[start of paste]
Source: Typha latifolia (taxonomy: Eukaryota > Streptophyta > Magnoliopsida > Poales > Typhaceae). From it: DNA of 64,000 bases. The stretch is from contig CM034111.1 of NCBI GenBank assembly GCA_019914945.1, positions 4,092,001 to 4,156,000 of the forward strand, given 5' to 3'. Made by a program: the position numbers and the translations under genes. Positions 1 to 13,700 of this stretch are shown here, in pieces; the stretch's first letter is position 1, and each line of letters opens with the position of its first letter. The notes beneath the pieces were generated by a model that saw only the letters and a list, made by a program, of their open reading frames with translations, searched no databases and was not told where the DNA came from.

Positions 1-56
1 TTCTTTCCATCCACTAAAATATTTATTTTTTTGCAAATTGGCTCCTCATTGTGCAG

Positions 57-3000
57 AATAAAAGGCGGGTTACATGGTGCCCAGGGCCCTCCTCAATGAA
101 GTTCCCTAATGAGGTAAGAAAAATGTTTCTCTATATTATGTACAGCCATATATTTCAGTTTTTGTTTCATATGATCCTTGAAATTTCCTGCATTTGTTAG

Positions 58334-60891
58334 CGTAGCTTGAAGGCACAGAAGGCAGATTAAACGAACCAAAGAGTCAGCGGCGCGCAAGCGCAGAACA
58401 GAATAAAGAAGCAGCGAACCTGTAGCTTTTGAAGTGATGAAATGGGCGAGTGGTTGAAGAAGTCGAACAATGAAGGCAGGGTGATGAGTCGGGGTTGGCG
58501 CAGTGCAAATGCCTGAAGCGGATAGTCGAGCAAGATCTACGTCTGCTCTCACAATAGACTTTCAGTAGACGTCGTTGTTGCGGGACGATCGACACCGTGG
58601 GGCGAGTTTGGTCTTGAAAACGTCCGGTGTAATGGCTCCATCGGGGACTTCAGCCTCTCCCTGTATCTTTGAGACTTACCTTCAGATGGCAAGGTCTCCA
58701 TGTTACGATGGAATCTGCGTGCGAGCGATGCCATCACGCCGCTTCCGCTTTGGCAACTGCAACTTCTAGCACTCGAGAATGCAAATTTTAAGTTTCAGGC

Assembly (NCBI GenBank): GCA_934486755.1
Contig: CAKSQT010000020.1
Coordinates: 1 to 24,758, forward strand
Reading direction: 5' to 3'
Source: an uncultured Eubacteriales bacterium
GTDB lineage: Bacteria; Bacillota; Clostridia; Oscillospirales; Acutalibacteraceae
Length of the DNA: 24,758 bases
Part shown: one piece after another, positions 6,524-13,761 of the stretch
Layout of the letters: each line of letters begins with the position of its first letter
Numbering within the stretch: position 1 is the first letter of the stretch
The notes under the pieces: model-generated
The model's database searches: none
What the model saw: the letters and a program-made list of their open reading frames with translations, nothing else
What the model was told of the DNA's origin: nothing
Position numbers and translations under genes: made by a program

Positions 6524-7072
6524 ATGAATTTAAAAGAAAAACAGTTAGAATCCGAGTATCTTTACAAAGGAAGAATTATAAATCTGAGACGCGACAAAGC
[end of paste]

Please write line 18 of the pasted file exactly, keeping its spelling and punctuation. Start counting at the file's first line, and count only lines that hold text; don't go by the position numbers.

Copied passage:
GTDB lineage: Bacteria; Bacillota; Clostridia; Oscillospirales; Acutalibacteraceae